As sands touch waters, hundreds of waders — birds that wade in shallow water — make these their home during the winter, when they migrate to India. Some birds, like the painted snipe, a popular sighting in protected areas like Bharatpur, were regular visitors.
Along Delhi and UP, birders reported river lapwings by the dozen and even, a sighting of a rare gray headed lapwing. Away from the dampness were sand larks — this was their ideal habitat. Lapwings even bred here. Birds apart, you could see hardy grasses, even the popular khus, and animal life, which the gray sand was crawling with.
Now that there is scarcely any sand, the birds have been displaced from these stretches. There is nothing left to see. The disturbance from mining frightens away anything nearby. The sands have been turned into largely sterile silica molecules.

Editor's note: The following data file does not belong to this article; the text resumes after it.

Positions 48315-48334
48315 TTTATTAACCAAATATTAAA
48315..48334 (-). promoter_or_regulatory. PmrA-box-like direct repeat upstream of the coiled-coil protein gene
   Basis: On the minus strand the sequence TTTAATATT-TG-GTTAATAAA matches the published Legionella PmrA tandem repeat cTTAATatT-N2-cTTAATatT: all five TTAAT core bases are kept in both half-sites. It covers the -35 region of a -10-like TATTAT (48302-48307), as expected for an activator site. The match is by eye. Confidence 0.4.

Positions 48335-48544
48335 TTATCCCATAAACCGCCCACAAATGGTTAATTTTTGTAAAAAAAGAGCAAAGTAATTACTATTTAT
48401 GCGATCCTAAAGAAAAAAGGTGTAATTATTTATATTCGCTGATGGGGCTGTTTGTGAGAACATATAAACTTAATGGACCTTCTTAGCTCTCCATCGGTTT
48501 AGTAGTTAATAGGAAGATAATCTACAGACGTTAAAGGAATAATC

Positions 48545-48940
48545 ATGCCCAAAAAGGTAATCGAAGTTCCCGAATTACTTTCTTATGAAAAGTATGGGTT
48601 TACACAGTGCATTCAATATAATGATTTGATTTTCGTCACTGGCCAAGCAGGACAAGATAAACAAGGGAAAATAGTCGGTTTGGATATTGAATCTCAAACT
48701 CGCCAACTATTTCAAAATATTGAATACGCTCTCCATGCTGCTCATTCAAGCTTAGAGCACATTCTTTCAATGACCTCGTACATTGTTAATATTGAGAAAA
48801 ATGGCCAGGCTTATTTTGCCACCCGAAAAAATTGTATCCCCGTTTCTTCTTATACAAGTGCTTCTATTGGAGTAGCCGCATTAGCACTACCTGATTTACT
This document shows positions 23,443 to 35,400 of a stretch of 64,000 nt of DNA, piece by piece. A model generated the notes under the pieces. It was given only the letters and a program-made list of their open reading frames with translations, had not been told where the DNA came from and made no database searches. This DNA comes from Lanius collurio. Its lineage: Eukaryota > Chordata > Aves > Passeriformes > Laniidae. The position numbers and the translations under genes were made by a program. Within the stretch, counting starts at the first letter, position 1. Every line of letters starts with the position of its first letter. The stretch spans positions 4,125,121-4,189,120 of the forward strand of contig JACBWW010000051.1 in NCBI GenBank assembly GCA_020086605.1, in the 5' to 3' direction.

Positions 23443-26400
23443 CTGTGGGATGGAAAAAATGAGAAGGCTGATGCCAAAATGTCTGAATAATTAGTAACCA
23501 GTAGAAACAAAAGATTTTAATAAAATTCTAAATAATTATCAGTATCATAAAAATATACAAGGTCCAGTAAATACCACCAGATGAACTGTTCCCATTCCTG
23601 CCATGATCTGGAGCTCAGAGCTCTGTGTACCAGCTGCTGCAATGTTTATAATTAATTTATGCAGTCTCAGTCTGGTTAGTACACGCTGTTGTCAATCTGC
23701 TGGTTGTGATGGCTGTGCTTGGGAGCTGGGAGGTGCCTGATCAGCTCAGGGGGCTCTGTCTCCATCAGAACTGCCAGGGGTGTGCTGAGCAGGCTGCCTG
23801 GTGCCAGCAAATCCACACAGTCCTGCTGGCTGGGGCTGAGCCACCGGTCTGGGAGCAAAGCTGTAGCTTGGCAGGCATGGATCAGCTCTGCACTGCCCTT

We know that big cats like tigers getting extinct due to habitat loss. At this rate, smaller riverine creatures are likely to meet the same fate. Sand mining is pushing an important north Indian ecosystem to the brink. It is like cutting down a patch of forest.
Sand mining lease holders should be prosecuted because of the harm they have caused present and future generations of humans beings and animals.